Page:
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FireFox Security Issues : Q&A

When will Firefox get Sandboxing? Chrome's had it for ages! 

Firefox includes a broad array of technologies in its toolbox to eliminate or reduce security threats. Sandboxing is a useful addition to that toolbox, and one which we are investigating, but no technology is a silver bullet.

Firefox invests in security throughout the development process with internal and external code reviews; constant testing and analysis of running code; and rapid response to security issues when they emerge.

They have lined up several initiatives to boost plug-in security. They have been working with Adobe to fully sandbox the Flash plug-in within Firefox.

The Mozilla community has also started work on an experimental project called Shumway. This uses JavaScript to create a Flash virtual machine, which lets you play Flash files without Flash Player.

They are also developing 'Click-to play', a browser feature that encourages updates of vulnerable plug-ins, and improves protection from drive-by plug-in attacks by stopping vulnerable plug-ins from running by default.

Why does Firefox not have anti-virus and anti-malware built into Firefox? 

Firefox provides phishing and malware detection, which is built into Firefox. These features will warn users when a page they visit has been reported as a 'Web Forgery' of a legitimate site (phishing) or as an 'Attack Site' (malware). They are always investigating ways to improve security, but they believe that users should choose their own comprehensive security tools that meet their specific needs.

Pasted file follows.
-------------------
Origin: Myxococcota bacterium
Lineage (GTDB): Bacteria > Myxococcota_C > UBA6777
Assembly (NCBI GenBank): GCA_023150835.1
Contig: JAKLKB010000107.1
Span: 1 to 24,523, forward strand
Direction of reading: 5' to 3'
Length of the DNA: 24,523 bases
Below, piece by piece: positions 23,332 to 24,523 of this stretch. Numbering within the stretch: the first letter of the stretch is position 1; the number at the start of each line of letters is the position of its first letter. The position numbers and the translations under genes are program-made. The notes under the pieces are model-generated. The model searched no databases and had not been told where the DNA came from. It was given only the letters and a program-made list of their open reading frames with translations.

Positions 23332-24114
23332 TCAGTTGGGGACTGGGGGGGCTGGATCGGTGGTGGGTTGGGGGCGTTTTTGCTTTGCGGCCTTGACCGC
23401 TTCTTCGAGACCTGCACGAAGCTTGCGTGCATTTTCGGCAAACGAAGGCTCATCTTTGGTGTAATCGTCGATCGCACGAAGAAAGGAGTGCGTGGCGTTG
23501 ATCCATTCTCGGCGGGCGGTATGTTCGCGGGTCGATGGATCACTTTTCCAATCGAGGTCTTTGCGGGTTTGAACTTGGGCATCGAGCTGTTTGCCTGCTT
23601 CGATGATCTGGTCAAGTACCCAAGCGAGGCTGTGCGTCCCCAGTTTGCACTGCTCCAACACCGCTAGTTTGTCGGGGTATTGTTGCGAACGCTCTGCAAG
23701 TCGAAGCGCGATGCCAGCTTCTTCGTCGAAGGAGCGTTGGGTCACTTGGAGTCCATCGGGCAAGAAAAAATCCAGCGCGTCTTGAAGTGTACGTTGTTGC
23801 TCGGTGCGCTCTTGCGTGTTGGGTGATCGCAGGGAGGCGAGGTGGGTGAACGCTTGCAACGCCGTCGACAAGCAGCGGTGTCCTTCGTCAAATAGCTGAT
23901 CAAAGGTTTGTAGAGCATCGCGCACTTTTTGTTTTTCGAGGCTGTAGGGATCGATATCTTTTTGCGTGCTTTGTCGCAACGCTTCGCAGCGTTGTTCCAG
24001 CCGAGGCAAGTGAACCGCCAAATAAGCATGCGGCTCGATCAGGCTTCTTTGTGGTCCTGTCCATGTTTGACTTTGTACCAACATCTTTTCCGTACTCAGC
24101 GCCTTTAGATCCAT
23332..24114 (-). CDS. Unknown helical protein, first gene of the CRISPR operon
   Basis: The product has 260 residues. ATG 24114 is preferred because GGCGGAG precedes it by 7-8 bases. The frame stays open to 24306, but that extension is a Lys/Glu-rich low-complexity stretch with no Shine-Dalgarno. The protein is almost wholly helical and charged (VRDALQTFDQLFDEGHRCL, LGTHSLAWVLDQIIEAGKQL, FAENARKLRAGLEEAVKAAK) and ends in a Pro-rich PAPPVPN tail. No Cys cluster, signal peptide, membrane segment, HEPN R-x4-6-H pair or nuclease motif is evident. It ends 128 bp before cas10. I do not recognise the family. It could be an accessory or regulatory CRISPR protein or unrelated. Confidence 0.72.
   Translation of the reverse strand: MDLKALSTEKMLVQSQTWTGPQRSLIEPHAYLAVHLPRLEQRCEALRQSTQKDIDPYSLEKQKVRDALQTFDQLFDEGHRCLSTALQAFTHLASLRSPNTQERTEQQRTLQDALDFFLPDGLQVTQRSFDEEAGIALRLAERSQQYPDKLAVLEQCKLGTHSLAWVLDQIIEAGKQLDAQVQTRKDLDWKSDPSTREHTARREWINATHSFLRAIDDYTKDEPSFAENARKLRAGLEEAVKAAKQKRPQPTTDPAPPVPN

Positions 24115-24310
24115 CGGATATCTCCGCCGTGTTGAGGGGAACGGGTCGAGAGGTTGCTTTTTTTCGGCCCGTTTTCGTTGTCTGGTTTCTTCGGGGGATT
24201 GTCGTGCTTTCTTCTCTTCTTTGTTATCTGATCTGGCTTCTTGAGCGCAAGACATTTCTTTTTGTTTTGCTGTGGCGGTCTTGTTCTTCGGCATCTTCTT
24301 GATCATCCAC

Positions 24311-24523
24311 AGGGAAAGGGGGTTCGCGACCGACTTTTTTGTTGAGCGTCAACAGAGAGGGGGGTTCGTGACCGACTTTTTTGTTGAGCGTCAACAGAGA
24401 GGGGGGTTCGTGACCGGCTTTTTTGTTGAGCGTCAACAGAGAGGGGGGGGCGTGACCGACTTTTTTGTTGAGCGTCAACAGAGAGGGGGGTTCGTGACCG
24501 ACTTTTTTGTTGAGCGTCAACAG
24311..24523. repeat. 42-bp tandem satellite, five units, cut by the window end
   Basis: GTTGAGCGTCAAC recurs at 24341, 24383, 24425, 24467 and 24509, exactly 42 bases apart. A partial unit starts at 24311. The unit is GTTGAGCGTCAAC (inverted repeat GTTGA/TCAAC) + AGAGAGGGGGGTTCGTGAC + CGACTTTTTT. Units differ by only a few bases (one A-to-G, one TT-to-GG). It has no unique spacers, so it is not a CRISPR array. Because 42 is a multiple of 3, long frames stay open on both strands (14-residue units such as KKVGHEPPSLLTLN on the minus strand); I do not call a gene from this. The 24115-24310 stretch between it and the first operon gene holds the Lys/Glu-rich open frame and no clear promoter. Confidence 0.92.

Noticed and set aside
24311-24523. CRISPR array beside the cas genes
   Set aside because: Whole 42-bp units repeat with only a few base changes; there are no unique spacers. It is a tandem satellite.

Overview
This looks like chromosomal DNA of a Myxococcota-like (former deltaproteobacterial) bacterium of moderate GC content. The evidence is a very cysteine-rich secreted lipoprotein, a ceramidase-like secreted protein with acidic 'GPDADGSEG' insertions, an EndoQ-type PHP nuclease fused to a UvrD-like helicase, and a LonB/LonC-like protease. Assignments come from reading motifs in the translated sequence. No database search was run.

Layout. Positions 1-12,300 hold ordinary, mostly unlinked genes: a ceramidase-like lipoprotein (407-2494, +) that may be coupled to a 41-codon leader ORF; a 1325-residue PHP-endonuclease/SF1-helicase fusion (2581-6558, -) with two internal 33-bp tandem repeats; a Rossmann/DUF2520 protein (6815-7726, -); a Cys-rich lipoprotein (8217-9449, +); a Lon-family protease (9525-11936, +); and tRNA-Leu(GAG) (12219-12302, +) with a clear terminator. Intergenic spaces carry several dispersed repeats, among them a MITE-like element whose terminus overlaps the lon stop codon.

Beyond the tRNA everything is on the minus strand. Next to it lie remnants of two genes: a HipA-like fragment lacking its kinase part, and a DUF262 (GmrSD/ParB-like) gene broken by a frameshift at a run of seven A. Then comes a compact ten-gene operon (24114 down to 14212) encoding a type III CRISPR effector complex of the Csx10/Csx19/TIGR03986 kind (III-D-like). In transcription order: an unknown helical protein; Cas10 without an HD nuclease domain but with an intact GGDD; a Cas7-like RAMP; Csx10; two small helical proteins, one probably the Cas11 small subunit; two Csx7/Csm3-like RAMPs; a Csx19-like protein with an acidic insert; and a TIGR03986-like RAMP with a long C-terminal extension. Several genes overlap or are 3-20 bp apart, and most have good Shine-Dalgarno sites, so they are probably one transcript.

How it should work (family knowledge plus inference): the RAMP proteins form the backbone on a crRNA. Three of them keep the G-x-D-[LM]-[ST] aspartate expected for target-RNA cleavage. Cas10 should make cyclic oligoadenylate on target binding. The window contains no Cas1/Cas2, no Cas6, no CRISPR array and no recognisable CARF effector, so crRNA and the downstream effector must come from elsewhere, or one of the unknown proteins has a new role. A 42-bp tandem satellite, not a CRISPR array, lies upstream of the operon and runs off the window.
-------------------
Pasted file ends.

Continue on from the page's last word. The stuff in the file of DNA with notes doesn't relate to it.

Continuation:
What specific security tools does the new Firefox mobile OS contain? 

Mozilla takes security very seriously, which is why each application that runs on the Firefox mobile operating system has its own process, and this is sandboxed from the rest of the phone. Each app will prompt the user for access to privileges that affect privacy, such as gee-location, camera and contacts, so that the user always remains in control of the information any app can obtain.

Do you agree with the analysis that the New Tab problem is more fundamental and long-lasting than Mozilla has claimed- and it has been in all previous versions of Firefox? 

We are aware of the concern and have fixed it in Firefox 14. The New Tab thumbnail feature was introduced with Firefox 13 and does not transmit or store personal information outside the user's direct control.

The New Tab thumbnails are based on users' browsing history. All information is contained within the browser and can be deleted at any time.

To delete this information, go to Tools, Clear Recent History and select 'Browsing and Download History' under Details. Then click Clear Now. This will erase your browsing history.

A more convenient approach would be to set the privacy preferences to 'Clear history when Firefox closes' in the settings menu, which will clear your browsing history every time you exit Firefox.

Users who share a computer or use Firefox on a public computer should use built-in privacy tools, such as Private Browsing Mode.